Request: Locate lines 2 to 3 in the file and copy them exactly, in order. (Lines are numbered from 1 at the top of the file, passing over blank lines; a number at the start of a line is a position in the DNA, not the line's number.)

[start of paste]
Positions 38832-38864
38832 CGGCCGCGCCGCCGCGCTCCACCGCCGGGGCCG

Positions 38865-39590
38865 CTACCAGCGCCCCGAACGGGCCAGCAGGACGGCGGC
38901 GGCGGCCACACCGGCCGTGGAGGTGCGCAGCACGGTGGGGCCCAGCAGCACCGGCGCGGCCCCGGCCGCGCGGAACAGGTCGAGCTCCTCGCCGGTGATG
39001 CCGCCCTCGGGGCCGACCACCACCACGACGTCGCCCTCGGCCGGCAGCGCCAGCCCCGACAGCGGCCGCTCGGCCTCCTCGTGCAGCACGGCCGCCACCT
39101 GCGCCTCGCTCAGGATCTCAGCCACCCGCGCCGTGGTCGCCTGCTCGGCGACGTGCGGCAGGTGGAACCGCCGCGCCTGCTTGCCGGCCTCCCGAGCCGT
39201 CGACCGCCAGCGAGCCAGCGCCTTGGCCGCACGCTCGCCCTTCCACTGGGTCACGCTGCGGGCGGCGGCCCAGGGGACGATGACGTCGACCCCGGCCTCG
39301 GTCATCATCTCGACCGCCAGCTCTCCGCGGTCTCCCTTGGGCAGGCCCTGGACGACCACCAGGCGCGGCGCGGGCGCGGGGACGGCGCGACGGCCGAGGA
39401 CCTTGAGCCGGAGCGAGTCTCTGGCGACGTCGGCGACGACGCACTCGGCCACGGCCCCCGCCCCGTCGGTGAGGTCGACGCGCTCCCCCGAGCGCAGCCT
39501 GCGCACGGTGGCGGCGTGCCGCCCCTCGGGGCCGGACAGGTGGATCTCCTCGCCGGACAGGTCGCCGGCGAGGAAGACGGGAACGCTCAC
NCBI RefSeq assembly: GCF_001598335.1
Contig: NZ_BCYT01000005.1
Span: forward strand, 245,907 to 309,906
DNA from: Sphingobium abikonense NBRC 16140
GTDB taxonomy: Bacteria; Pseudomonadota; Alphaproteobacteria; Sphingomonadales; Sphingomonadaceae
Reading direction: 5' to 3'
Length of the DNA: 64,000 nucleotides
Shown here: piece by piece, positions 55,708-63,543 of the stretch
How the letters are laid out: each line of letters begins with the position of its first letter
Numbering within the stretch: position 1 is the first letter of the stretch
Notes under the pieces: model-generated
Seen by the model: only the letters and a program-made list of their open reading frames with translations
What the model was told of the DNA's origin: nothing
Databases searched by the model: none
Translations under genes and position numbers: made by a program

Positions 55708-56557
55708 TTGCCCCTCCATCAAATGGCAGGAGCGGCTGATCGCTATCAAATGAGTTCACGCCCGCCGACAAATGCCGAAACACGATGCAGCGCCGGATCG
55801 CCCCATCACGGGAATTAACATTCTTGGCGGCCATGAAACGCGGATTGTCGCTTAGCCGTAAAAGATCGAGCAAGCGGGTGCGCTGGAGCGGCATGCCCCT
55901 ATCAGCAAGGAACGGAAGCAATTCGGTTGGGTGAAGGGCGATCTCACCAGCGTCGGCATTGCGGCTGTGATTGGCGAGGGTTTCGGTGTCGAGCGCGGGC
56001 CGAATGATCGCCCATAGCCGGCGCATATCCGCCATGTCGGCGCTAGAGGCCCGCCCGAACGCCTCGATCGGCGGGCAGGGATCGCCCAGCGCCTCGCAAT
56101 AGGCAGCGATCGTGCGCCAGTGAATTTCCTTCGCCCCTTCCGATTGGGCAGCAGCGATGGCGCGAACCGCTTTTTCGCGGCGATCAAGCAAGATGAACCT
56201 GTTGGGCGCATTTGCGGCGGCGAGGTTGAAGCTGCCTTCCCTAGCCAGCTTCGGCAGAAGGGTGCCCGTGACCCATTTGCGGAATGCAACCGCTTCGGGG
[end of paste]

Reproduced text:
38832 CGGCCGCGCCGCCGCGCTCCACCGCCGGGGCCG

Positions 38865-39590